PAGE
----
20 March 2019
Instagram has launched a new sensitivity feature in a bid to reduce exposure of minors to provocative, self-harming, and disturbing content on its platform. The feature blurs questionable pictures and video-thumbnails on the app until the viewer opts in. The new feature comes post the suicide of a British teenager whose parent stated that she was exposed to self-harm and suicidal content on the social network.
The new feature blocks images of cutting and self-harm which could pop-up in search, as well as recommendations or hashtags that could influence minors into physical danger.
Adam Mosseri, Head of Instagram announced the rollout of the new "sensitivity screens" feature. He expressed grief on the suicide of British teenager Molly Russell.
"We are not yet where we need to be on issues of suicide and self-harm. We need to do everything we can to keep the most vulnerable people who use our platform safe," Mosseri wrote.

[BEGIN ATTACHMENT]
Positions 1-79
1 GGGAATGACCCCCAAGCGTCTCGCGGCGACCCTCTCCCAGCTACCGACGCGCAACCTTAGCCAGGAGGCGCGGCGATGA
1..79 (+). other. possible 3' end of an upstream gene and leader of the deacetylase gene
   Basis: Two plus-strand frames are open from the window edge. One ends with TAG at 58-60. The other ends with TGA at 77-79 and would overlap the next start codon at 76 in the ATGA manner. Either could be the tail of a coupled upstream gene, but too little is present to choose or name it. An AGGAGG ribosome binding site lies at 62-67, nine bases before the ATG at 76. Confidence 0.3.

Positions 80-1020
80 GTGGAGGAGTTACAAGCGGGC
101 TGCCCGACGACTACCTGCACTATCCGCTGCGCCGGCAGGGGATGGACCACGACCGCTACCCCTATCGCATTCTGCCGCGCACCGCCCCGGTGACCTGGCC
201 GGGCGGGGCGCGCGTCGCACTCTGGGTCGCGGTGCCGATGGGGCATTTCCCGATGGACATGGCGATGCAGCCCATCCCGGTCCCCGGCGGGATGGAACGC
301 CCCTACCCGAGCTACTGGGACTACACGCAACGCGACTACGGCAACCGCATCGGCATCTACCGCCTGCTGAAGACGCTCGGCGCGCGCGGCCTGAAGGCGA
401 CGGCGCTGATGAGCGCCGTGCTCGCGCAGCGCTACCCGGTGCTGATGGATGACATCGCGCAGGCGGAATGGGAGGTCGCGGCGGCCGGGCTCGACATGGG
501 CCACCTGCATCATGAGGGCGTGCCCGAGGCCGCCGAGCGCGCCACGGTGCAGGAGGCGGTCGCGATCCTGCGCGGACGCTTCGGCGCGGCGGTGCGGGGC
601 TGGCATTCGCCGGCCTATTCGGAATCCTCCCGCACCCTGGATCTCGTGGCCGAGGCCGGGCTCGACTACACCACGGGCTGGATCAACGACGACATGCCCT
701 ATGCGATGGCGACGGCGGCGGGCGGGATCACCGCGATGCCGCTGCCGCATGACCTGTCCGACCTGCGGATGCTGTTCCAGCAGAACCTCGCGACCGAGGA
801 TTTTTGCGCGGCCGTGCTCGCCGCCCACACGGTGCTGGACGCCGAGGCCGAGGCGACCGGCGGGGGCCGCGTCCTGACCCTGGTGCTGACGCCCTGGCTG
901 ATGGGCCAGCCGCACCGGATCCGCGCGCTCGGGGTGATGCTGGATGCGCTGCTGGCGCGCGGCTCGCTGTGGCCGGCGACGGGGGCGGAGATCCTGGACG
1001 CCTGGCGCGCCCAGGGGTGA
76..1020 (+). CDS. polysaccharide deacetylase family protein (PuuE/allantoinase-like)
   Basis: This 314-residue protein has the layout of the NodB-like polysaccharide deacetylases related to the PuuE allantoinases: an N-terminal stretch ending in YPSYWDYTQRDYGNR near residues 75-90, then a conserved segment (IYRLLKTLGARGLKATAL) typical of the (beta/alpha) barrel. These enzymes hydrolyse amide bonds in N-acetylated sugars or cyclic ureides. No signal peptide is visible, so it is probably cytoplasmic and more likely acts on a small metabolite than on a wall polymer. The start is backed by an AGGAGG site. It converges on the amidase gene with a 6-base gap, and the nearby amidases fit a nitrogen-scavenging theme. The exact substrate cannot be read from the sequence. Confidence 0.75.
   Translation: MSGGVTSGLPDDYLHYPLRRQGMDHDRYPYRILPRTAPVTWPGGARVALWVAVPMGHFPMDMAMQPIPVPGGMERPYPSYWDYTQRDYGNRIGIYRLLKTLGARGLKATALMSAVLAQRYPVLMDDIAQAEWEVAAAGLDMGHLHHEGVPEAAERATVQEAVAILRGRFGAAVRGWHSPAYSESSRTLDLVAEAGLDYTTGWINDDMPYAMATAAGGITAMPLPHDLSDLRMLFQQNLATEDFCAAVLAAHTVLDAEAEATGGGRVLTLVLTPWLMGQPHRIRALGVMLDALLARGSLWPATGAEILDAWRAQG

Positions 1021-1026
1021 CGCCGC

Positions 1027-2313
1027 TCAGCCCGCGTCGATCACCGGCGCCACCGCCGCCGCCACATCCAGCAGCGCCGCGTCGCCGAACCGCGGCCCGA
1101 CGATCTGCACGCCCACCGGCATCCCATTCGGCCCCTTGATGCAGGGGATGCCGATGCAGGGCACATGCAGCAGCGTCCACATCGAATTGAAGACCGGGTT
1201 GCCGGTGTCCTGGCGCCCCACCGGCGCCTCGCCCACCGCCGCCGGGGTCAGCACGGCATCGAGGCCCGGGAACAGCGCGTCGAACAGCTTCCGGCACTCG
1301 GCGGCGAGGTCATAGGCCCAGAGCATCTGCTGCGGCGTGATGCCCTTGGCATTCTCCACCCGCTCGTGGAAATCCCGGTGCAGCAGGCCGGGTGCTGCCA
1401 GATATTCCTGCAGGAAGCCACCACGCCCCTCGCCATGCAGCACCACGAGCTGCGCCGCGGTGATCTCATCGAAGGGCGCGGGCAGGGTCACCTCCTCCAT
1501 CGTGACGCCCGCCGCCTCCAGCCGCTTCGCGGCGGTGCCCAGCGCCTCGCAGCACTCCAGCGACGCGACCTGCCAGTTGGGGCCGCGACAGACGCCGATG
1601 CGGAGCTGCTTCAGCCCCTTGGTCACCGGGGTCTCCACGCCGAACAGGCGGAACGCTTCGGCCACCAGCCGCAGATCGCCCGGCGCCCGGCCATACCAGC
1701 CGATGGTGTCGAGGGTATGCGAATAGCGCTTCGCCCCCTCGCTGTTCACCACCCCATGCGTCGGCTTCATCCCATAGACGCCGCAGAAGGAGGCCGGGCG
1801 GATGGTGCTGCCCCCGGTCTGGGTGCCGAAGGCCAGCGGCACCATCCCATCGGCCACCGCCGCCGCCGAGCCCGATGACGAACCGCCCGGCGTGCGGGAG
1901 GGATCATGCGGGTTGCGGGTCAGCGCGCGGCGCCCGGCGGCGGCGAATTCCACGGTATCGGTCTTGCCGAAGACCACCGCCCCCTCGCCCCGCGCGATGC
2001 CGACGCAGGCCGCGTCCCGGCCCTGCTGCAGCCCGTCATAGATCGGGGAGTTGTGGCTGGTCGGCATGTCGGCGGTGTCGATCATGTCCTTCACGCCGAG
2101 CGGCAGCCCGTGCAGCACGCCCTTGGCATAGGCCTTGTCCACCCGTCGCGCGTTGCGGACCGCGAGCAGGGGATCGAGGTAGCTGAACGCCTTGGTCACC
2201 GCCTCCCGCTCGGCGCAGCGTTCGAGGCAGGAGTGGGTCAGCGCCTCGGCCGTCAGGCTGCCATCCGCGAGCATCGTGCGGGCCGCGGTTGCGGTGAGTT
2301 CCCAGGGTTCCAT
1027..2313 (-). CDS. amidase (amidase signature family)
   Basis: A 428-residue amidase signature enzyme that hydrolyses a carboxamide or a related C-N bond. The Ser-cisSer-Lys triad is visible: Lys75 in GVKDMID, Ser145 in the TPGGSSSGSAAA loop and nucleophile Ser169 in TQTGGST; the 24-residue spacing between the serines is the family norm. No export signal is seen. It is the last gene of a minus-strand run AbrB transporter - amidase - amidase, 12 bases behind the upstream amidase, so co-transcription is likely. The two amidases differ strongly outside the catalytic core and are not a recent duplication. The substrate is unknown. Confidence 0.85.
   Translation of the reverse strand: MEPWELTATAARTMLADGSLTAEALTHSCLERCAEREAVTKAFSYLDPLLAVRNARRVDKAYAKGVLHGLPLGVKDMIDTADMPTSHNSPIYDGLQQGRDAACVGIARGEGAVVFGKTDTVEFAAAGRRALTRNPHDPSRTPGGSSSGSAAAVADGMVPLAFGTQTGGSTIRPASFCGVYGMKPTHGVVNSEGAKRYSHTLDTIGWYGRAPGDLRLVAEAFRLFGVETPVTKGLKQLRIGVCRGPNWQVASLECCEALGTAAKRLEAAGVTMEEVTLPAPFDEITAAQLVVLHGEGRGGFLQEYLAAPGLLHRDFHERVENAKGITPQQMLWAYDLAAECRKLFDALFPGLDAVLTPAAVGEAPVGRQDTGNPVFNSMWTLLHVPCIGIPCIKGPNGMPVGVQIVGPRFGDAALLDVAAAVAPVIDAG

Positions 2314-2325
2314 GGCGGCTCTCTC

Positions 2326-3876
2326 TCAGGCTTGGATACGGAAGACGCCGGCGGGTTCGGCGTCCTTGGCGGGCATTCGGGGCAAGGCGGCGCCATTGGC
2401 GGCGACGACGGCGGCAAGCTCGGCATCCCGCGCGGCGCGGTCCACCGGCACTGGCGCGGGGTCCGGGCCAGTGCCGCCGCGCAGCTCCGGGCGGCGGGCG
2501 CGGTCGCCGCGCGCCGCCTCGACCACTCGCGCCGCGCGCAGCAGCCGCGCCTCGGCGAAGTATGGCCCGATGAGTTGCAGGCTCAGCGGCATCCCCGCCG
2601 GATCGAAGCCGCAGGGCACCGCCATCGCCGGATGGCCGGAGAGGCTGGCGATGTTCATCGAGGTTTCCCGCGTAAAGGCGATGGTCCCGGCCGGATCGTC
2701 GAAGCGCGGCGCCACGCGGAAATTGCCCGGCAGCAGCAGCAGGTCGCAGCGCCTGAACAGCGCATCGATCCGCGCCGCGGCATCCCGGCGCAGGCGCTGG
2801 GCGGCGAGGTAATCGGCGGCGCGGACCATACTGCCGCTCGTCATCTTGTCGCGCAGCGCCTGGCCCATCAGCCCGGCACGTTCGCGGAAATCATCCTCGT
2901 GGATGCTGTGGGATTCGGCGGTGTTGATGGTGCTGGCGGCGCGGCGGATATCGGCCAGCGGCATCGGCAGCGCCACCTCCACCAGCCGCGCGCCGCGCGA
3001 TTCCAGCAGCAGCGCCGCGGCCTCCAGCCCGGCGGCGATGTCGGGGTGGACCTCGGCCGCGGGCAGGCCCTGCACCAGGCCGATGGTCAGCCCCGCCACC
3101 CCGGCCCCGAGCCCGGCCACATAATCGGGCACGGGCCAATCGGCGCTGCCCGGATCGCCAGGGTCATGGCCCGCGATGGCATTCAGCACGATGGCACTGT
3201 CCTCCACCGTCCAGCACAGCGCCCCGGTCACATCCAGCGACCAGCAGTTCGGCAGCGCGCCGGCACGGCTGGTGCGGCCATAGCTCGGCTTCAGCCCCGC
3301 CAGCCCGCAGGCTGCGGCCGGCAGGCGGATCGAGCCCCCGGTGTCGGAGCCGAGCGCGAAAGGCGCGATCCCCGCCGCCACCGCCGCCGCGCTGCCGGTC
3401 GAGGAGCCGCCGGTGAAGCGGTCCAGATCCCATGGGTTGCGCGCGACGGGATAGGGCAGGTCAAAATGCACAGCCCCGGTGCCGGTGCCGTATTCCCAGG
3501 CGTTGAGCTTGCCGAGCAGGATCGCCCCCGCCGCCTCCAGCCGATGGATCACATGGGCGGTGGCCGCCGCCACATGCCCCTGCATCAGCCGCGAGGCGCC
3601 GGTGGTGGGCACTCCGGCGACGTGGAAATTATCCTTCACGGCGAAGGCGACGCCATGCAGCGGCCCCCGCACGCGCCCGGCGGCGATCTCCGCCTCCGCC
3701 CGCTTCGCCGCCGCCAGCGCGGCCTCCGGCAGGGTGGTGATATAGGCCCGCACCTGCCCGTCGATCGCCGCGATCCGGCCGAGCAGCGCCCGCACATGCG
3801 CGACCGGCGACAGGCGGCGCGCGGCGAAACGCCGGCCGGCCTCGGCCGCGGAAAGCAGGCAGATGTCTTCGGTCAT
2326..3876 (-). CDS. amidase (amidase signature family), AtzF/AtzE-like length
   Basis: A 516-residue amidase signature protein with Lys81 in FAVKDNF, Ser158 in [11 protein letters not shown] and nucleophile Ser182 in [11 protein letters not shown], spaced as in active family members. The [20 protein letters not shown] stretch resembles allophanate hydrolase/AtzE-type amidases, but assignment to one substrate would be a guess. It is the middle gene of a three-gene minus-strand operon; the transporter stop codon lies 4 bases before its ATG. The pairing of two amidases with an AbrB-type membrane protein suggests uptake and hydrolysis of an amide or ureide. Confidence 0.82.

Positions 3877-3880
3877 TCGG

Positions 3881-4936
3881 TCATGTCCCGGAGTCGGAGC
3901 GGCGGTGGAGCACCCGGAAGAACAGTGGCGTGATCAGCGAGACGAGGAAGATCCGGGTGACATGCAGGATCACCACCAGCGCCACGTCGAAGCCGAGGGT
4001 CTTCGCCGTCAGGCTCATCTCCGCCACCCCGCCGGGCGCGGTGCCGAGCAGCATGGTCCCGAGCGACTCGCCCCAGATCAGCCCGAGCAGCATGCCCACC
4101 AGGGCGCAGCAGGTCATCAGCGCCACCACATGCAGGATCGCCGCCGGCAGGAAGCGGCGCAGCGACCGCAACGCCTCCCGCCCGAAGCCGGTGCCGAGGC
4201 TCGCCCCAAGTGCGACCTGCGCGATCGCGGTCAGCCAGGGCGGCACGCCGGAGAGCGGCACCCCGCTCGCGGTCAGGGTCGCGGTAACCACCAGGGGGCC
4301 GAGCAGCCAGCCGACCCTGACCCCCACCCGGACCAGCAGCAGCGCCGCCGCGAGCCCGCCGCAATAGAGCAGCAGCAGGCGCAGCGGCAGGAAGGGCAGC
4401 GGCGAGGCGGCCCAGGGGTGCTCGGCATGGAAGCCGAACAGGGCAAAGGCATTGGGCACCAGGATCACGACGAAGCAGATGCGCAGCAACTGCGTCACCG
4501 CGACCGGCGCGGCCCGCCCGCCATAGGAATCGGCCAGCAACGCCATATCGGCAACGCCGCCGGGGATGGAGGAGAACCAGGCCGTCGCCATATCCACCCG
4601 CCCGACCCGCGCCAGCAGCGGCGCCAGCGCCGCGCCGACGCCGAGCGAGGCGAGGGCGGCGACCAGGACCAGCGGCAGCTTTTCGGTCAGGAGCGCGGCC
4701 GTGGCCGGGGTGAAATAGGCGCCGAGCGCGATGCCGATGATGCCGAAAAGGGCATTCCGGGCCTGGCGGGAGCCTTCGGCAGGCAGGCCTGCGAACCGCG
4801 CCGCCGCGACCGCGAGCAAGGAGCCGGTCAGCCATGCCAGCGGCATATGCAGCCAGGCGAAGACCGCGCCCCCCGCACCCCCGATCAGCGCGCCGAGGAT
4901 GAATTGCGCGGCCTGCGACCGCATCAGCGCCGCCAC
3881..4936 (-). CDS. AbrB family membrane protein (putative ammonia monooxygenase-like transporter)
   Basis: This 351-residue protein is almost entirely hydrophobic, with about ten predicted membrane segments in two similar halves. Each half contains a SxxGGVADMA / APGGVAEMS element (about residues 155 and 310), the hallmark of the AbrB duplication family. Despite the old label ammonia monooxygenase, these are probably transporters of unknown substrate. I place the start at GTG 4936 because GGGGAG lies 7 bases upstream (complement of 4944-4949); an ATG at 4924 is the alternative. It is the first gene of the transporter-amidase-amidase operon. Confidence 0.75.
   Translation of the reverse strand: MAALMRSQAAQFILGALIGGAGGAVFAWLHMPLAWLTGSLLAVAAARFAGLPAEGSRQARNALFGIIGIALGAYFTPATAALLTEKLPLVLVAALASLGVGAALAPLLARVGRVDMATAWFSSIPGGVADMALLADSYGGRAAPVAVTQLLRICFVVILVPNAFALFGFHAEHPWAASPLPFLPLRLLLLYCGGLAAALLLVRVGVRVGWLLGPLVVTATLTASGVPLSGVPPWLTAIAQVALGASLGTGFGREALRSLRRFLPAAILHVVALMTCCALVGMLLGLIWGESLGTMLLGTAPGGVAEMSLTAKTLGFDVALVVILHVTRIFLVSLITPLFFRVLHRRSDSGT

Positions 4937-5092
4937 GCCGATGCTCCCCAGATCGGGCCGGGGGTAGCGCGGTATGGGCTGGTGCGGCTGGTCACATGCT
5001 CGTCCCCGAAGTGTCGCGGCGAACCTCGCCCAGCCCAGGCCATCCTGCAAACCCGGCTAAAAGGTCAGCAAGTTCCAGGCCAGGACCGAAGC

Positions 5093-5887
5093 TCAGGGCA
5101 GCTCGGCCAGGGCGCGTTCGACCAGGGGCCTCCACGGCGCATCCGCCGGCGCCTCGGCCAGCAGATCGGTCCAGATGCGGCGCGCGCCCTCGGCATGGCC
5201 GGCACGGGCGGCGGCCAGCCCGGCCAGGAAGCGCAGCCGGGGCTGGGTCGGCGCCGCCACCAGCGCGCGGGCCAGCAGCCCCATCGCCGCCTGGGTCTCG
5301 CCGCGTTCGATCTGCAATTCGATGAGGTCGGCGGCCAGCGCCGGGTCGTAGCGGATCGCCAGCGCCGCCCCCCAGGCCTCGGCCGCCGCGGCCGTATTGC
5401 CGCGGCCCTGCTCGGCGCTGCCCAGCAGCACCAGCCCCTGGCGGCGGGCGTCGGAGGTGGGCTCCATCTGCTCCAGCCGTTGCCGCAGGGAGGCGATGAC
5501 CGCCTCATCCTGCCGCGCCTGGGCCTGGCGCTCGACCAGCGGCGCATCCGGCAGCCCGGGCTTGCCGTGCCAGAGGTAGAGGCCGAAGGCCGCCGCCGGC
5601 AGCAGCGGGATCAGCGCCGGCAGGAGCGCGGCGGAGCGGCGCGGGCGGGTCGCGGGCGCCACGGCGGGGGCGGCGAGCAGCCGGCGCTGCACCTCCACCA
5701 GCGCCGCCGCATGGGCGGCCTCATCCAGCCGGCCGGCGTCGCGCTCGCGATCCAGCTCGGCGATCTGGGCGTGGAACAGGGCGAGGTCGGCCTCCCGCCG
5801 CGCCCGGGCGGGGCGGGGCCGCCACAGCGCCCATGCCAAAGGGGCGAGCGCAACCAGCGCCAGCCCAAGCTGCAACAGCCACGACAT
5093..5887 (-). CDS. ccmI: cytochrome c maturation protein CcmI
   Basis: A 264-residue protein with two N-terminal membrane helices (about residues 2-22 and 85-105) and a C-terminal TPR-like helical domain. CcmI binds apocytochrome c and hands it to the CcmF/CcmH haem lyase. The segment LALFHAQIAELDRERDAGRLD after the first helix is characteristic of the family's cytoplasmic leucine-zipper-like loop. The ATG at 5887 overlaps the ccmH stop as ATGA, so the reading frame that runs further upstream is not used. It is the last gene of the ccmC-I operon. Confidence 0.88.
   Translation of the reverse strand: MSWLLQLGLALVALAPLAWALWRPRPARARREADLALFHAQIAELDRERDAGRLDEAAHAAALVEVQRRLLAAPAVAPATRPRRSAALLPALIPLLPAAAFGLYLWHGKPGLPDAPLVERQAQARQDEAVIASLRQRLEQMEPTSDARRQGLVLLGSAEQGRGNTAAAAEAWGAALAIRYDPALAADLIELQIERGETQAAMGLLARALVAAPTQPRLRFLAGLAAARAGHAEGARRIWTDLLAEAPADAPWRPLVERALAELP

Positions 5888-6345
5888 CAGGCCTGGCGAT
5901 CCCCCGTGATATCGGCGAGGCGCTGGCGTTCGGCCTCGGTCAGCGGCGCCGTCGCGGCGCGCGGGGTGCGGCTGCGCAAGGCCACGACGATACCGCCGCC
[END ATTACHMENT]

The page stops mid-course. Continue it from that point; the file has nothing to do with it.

UK Health Secretary Matt Hancock issued a warning to Facebook-owned Instagram to improve protection for young people on its apps or it will face legal action.
"We already offer help and resources to people who search for such hashtags, but we are working on more ways to help," Mosseri stated.
"At Instagram, nothing is more important to us than the safety of the people in our community and we do not allow posts that promote or encourage suicide or self-harm. We rely heavily on our community to report this content and remove," Mosseri added.
Facebook and Instagram are already facing criticism for the spread of violent content as well as fake news. Last year, Instagram introduced a "prompt" feature which aims at curbing drug abuse and substance sales on the social network. It has a "get support" option which can direct people looking for help against drug-abuse issues and connects them to recovery and treatment organisations.